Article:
For the love of handspun

     
Copper Cowl by Sara Lamb
 
Debbie O'Neill's Pilaster Socks
Susan Z. Douglas and Judy Alexander's Bond Bon-Bon Bowler

Knitters have so many fiber options these days, it's hard to choose! Every time I'm at a yarn shop I spend time ohhhing and ahhhing over the natural fibers. The sense of touch is amazing, isn't it? There's nothing like feeling something soft—a baby's cheek, a cat's fur, a skein of 100% alpaca!

Knitting with a soft, luscious fiber is such a pleasure, and feeling that fiber slip though your fingers from strand of yarn to knitted fabric is one of my favorite feelings.

Make that a handspun yarn and that feeling is really over the top! I have a wonderful collection of handspun, hand-dyed yarn, and it's sometimes hard for me to decide what to use them for. They're so beautiful in the skein, and I can dig my hands in whenever I want to! But I do want to knit them into items I can actually wear, so I'm always looking for really special patterns.

I've found three that I want to share with you, and they're specially designed for handspun yarn, by the spinners themselves. These three designs are featured in the new eMag SpinKnit.

The first is the stunning Copper Cowl by Sara Lamb. From SpinKnit: "Sara used spindles to spin yarn for a cowl that would insulate and be warm, but also be open enough to breathe through should the weather conditions require covering her mouth and nose. She hunted through her stitch dictionaries for a simple openwork pattern that could be worked in the round, then used an applied lace pattern for a stretchy and beautiful bottom edging."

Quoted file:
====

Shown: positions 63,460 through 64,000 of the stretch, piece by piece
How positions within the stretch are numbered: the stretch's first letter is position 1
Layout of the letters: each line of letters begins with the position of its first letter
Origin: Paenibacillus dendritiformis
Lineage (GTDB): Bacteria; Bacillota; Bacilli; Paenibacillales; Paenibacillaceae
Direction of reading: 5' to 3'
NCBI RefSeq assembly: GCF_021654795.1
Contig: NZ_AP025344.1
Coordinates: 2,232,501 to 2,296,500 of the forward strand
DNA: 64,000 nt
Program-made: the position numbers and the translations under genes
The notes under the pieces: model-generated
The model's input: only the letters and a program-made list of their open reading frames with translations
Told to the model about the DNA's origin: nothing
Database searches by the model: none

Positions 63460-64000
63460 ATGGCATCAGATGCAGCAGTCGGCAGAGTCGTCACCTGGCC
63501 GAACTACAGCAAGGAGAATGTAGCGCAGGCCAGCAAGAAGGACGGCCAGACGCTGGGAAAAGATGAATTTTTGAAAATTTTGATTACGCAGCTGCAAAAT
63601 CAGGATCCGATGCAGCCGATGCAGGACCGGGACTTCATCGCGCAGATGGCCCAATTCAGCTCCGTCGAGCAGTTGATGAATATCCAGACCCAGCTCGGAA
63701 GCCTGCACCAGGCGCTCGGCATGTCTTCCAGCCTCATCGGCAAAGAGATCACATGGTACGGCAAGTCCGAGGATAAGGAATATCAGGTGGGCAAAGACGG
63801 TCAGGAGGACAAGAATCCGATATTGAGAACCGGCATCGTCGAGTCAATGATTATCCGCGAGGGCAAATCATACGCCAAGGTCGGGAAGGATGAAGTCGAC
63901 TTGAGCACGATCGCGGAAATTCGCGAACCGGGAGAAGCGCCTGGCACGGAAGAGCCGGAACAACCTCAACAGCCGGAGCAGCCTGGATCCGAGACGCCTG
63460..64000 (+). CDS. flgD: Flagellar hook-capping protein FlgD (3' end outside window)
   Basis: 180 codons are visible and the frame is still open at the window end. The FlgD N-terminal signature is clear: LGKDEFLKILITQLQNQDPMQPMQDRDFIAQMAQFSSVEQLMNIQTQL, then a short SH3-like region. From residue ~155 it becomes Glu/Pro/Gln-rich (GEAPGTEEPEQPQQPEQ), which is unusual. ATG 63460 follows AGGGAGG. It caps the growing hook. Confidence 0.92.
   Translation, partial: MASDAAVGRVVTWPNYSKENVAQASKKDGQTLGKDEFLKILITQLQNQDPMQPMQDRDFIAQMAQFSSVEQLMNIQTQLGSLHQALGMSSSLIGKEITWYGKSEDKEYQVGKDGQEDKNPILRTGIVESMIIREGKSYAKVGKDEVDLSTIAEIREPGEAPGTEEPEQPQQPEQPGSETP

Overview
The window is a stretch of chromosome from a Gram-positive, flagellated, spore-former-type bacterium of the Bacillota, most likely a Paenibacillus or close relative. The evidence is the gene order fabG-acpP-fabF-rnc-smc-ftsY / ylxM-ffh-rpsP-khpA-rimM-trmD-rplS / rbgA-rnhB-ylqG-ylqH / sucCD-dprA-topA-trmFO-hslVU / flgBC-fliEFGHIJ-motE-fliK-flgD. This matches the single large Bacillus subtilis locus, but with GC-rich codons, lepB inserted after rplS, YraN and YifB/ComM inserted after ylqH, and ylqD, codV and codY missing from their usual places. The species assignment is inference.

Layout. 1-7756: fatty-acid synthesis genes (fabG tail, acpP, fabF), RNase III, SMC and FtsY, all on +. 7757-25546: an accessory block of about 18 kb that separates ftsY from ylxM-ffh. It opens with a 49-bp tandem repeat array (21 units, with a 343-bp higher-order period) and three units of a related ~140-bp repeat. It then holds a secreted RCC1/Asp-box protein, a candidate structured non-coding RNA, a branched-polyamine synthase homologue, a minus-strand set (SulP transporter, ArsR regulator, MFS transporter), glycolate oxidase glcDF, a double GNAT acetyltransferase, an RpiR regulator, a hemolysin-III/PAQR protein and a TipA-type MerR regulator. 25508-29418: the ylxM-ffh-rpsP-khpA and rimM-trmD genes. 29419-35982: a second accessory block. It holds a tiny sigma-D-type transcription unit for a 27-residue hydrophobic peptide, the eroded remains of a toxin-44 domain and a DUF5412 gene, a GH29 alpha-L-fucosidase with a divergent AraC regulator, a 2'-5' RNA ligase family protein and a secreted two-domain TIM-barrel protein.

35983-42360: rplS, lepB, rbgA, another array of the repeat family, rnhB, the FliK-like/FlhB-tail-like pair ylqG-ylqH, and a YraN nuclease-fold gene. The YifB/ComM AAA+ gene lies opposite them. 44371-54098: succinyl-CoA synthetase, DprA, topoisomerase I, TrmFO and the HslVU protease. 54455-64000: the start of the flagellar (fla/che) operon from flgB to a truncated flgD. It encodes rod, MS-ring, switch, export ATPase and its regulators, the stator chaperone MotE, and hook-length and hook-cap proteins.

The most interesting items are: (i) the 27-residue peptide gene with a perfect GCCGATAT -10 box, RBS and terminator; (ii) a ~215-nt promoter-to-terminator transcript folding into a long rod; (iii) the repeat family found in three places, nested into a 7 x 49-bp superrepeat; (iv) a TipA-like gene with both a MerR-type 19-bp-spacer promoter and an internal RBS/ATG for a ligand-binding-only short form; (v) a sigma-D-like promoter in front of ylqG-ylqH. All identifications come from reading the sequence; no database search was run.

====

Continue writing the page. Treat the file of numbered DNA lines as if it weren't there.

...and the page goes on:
I love the applied edging. You knit the edging onto the neck portion of the cowl, knitting a stitch from the edging and a stitch from the neck together in each row. I've knit hats this way, attaching the brim to the edging, but never a cowl. It's a great construction method to learn.

The second pattern is Pilaster Socks by Debbie O'Neill. From SpinKnit: "Given the challenge of designing a pair of sock with handspun yarn, Debbie's architecturally inspired footwear is perfectly balanced. Beginning at the toe, the socks can be made as long as the knitting desires (or yarn remains). Because yarn spun from handpainted top can be very colorful, she chose a punctuated cable pattern that would be easy to see but still interesting to knit. Shown here in a woman's size, the pattern would be suited for men as well."

I do love a unisex sock pattern that's not a simple K2/P2 rib, don't you?

Last but not least is Susan Z. Douglas and Judy Alexander's Bond Bon-Bon Bowler. From SpinKnit: "In her original pattern for Tops with a Twist, a collection of hansdpun hats selected in a 1999 Spin-Off contest, Susan Z. Douglas said, 'This hat reminds me of white chocolate candy.' With a cable that travels around the brim liked piped chocolate on a truffle, the hat was indeed 'good enough to eat.' With a few modifications, the hat is shown here as an almond-hued confection."

I absolutely love this design! I'm lining up my holiday knitting already and this hat is near the top of the list.

Get your hands on these patterns in the new issue of SpinKnit. You'll love putting those beautiful skeins of handspun to beautiful use.

Cheers,

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